Actual cost to heat water

In March I concluded that a timed water heater 12 hours On/Off saved 6.25 KwH per month. See Does a water heater timer save, a case study

I have also calculated that my cost to heat water is 1.3606 cents per gallon

When I found myself with an extra water monitor after I upgraded to a Flume water monitor. I placed the extra monitor at the water heater and bumped the gallons used against Sense data to verify these conclusions. I have found the actual cost is 2.06222 cents per gallon. Obviously, the cost to keep the standing water hot is driving this. This does support a tankless heater in my situation over the long haul as I would DIY installation. The average annual savings $74.13

To be fair I have very low water consumption, averaging 23.3 gallon per day per person.

Here is the formula to calculate to cost to heat water:
It takes .000293 Kwh to raise 1 pound of water 1° F
A gallon of water weighs 8.34 lbs.
Average temp tap water for me is 72 degrees
Water heater set at 120 degrees so 48 degrees of rise
Efficiency of heater .95 (95%) For 2015 and later models .90 pre 2015
Ave price of electricity .116 KwH
Formula: .000293 X 8.34 X 48 X .90 X .116 = $.013606 per gallon


I really love when you share these insights. Keep them coming!

And feel free to cross-post them over at

There is no comparison with a tankless system compared to a storage tank. Vendors are even helping people move away from the storage tank. They don’t however consider solar as a possible solution. If you have a relatively new storage tank you can do a lot of different options. One is to disconnect the wiring connecting the top element with the bottom and add a DC element to the bottom ($65). This way you don’t need the expense of an inverter and can connect directly to the element. Some have had to buy an additional relay adding another $50 but it’s not a bad solution. The top element is still AC powered so you never are without hot water.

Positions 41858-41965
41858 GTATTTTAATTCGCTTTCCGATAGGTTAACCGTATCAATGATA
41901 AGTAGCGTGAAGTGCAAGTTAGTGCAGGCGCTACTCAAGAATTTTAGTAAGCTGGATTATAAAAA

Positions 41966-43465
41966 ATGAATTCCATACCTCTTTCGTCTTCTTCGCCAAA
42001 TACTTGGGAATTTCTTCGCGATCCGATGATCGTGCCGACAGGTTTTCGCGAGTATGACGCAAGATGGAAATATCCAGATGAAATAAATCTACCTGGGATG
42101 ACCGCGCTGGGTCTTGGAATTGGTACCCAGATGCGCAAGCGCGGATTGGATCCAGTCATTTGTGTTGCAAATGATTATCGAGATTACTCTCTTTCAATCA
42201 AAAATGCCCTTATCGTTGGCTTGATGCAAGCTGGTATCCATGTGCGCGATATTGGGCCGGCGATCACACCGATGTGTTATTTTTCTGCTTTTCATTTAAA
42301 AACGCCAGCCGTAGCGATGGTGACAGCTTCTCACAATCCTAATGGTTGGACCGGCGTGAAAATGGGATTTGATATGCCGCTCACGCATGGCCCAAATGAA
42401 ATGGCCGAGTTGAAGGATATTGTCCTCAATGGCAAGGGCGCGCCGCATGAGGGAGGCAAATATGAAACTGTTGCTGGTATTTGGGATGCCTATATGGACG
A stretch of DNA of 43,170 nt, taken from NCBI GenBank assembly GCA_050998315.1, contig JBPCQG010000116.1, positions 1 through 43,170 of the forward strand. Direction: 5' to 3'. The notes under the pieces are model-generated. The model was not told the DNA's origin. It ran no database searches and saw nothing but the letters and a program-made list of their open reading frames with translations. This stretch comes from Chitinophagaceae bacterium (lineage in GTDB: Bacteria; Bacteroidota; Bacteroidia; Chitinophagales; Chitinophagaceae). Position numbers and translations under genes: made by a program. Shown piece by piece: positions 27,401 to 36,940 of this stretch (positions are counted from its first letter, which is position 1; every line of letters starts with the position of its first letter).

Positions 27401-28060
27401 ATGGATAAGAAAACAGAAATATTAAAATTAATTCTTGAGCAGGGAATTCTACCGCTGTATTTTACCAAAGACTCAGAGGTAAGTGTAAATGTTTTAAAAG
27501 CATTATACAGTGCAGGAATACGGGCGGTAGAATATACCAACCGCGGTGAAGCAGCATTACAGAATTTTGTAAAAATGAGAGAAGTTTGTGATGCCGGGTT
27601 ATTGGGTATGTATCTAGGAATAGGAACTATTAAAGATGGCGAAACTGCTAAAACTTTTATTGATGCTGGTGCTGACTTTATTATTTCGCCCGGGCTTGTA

I am running old school solar thermal but a PV-to-storage is the better option. Not as clean as a tankless particularly a gas tankless, but if you are running an electric tankless it is a viable option.

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Interesting! I was just doing a related calculation last weekend:

We turned on an electric water heater that we only use when we have visitors. The room was at ~20 C and I assumed the heater would go to 40 C or so. Then the energy needed is:

19.9 gallons * 3.8 liters / gallon * 1 kcal/ C x 20 C = 1512 kCal = 1.75 kWh

With Sense I measured the actual power use as 1950 W for 1:03, so 2 kWh total.

Our electricity costs 11.7 c / kWh, so the cost per gallon is:

2 kWh * 11.7 c / kWh / 19.9 gallons = 1.17 c / gallon = $0.0117 per gallon

Which is quite close to your number of $0.0136

Of course this is the cost to heat the water once, then if you don’t use the water, the heat keeps coming on every 6 hrs or so to keep the water hot.

I think that depends upon your perspective.

Existing solar-thermal is a lot more efficient (literal efficiency) than existing PV in terms or raw solar irradiance watts-to-hot-water conversion. To a certain extent solar thermal also seems like simpler technology. Much of the world was using solar thermal for hot water long before PV was an option. Solar thermal (hot water) is also fundamentally an energy store so as isolated systems solar thermal has another advantage.

Ever taken a heavy garbage bag and filled it with water and hung it from a tree in the mid-day sun? Grab a fork for a low tech shower!

I can see the rationale behind using both systems.

That said, the idea of using PV to feed DC to an existing tank element is genius and although PV is less efficient than solar thermal, having PV-only has some clear advantages … especially, perhaps, in scaling the industry more rapidly.

Are you guys factoring in Utility delivery costs? My electricity cost (delivered) was 23.5c/kWh in January and 24.3c/kWh (really!) in May. If we’re comparing costs with PV, delivered cost seems like a fairer comparison.

Oh, dreaming of PV in NYC!